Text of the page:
* European utilities turn to cheap coal to generate power
* Export glut has depressed coal prices whilst gas remains tight
By Henning Gloystein and Jonathan Saul
LONDON, Jan 10 (Reuters) - Rising coal use in Europe is expected to boost demand for imported hard coal and could help lift seaborne freight rates, giving welcome support to a market that has been dogged by the global economic downturn and a ship glut.
Healthy coal supplies from exporters such as South Africa, Russia and the United States have led to a sharp drop in prices, boosting coal demand in Europe over the past year, despite a sluggish economy.
Analysts say prospects for firmer coal demand will lend support to the dry bulk freight market, which has faced one of its worst ever downturns - hit especially by a surplus of vessels ordered when times were good.
“Coal demand is forecast to remain robust through 2013. In Europe, coal prices are expected to remain competitive against natural gas, supporting our forecast for continued import growth,” said consultants Maritime Strategies International.
In Germany, Europe’s biggest economy and power electricity user, hard coal use was up 0.6 percent last year, while demand for natural gas, coal’s main competing fuel for power generation, was down 2.3 percent.
Shipping analysts expect the positive import environment to provide support for panamax vessels, which usually transport 60,000 to 70,000 tonne cargoes of coal or grains.
Peter Norfolk, research director with broker Freight Investor Services, said coal exports from the United States to Europe had provided some support for panamaxes last year.
“The U.S. will still be an important source and you will still get a lot from Russia later in the year,” he said, referring to winter weather restrictions in Russia.
In the United States, the shale gas revolution has led to a collapse of domestic natural gas prices and forced American coal miners to look overseas for coal buyers.
Russian coal exports increased by around a fifth last year to 125.7 million tonnes despite weak world prices, according to the Russian Energy Ministry.
Adding to these healthy supplies, South African coal miners exported 68.3 million tonnes of coal in 2012, up from 65.5 million tonnes the previous year.
Because of the oversupply in the coal market, API2 2014 coal futures contracts have been in a downward cycle since summer 2011 and have dropped almost 30 percent since then to around $100 per tonne.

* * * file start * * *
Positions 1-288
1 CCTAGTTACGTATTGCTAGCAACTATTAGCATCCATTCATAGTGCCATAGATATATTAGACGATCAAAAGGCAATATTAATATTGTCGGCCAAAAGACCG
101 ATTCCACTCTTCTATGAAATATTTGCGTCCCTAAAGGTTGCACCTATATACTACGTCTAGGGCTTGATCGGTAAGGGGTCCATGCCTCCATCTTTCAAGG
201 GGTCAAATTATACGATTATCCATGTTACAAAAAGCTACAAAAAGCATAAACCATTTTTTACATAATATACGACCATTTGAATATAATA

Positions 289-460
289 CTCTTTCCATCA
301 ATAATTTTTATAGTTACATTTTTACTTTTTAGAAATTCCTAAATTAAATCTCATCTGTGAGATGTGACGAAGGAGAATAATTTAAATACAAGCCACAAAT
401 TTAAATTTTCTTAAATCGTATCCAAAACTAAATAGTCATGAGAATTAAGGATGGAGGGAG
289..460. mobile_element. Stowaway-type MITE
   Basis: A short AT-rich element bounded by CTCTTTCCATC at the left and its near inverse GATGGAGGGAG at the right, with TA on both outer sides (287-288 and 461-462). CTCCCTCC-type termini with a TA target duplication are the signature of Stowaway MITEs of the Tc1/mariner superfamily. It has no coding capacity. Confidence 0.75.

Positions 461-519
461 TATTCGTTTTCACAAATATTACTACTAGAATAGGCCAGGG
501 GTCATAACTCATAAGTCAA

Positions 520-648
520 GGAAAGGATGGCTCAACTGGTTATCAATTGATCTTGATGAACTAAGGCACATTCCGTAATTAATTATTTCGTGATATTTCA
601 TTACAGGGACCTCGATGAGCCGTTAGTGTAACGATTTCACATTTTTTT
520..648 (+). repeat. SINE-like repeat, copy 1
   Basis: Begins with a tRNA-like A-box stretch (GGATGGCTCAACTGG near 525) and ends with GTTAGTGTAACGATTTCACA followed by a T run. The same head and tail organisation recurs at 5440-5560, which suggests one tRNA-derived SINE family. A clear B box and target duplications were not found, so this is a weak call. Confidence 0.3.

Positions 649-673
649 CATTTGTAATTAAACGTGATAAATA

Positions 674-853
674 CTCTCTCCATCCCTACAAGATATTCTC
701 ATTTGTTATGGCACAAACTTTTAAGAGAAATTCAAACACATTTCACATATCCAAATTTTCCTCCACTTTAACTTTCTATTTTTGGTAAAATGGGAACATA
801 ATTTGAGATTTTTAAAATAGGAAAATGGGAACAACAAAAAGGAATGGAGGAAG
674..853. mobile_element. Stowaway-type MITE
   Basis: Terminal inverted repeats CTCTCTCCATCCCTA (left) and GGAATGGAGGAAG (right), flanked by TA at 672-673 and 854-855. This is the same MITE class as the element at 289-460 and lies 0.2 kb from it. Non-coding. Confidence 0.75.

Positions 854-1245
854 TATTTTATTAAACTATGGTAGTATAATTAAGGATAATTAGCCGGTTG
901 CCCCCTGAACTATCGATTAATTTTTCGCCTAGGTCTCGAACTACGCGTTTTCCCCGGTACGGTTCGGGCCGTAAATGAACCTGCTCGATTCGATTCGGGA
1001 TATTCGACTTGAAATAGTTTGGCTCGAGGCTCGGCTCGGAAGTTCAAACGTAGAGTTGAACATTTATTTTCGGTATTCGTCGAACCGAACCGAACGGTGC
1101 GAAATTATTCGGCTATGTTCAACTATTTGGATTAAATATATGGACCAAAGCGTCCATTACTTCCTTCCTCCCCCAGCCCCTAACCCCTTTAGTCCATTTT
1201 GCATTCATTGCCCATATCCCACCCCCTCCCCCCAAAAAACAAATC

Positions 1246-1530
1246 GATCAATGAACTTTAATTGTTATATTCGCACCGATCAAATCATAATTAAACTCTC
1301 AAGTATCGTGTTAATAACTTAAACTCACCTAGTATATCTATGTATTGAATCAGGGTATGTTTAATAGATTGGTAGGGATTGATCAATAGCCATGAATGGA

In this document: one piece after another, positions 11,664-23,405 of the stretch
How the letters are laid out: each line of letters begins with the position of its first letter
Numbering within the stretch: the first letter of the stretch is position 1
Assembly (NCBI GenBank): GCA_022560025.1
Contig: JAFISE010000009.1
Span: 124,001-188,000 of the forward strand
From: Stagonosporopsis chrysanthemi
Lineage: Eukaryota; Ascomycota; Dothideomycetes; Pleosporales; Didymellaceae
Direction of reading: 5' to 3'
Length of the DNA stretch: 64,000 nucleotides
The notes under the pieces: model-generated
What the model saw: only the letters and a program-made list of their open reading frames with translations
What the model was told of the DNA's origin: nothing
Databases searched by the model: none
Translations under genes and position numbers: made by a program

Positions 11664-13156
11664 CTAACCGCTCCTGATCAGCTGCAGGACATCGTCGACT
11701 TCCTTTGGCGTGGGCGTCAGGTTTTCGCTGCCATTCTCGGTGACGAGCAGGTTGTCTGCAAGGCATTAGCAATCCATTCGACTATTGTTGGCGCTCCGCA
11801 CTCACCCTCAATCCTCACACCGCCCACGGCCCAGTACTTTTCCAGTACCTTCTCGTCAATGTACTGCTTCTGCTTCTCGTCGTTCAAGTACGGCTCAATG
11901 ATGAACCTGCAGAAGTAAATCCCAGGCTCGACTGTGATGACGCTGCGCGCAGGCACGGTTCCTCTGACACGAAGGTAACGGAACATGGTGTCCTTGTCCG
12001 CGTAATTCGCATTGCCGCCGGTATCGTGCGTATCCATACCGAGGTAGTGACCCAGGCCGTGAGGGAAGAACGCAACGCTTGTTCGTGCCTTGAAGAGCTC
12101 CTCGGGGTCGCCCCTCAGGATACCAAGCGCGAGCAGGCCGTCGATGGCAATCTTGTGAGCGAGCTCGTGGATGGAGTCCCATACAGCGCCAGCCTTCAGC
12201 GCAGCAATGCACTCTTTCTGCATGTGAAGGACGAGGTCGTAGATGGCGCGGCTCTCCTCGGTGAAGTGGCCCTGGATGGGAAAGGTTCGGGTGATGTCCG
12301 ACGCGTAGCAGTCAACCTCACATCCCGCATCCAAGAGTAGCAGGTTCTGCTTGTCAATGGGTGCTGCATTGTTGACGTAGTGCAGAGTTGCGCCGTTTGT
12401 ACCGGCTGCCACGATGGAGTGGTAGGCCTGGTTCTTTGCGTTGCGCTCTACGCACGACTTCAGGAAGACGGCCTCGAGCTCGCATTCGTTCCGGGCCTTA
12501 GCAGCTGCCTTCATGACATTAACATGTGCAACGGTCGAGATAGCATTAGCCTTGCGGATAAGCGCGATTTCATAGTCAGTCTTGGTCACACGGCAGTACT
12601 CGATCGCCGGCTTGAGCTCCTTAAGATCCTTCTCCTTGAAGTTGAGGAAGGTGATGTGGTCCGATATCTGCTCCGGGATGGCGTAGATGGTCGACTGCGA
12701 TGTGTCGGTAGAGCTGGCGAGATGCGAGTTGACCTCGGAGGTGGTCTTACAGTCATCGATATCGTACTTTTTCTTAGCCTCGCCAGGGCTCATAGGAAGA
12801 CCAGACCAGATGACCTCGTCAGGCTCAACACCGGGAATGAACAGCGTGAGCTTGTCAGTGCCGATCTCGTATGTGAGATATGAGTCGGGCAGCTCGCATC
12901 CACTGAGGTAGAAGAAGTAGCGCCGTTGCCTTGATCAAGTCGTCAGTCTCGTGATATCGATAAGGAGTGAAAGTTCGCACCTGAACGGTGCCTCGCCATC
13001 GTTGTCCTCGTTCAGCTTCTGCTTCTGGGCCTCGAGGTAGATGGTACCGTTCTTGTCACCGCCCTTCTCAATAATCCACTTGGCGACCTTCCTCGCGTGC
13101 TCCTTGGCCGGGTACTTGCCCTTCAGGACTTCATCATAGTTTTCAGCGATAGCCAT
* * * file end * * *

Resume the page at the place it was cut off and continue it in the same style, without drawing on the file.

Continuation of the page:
Analysts say that although a bleak economic outlook for 2013 would hamper demand, the low coal prices will lead to further increases in demand in Europe and Asia.
“The strong supply side has stimulated demand. We expect European takes to be up by some 15 million tonnes, Indian imports to rise 18 million tonnes and Chinese imports to increase by an impressive 40 million tonnes year-on-year,” British bank Barclays said in a research note in late December.
At the same time as coal is cheap, European gas markets are tight as buyers have to compete with Asian utilities for imports of liquefied natural gas (LNG) and pipeline supplies from Russia and Norway are also tight.
As a result, coal is much more profitable for electricity generation in Europe than gas.
German forward power generation is currently around 20 euros ($26.09) per megawatt-hour (MWh) more profitable than gas, and in Britain the premium is almost 18 pounds ($28.82) per MWh, according to Reuters data.
Analysts say that utilities will take advantage of this spread and buy more coal for use in power stations, boosting demand for the commodity, whilst reducing gas use.
Deutsche Bank said this week that it recommended a long thermal coal and short UK natural gas trading position.
“Although our price forecasts do not suggest that either one of the legs of this trade are justifiable on their own, we believe that the relative value between thermal coal and European natural gas favours the proposed trade both in terms of the comparative value received by a utility for power generation, and also in terms of the cost of production for the two fuels,” the bank said in a research note.
Despite this potential support for coal and freight markets, analysts say that the longer-term outlook remains bearish as an oversupply of coal will clash with falling demand.
“We expect reductions in imports to come from Europe (as environmental legislation results in the closure of some older coal plant and economic growth remains stagnant) and, more importantly, China, as investments in alleviating domestic transportation constraints will come to fruition in 2014,” Barclays said.
“We expect the latter to allow a reduction in Chinese coal imports of some 35 million tonnes in 2014.”
Freight Investor Services’ Norfolk said separately: “There is still a huge volume of panamax ships, not quite as many as last year, on order for delivery in 2013 and that is going to be the stumbling block for freight.”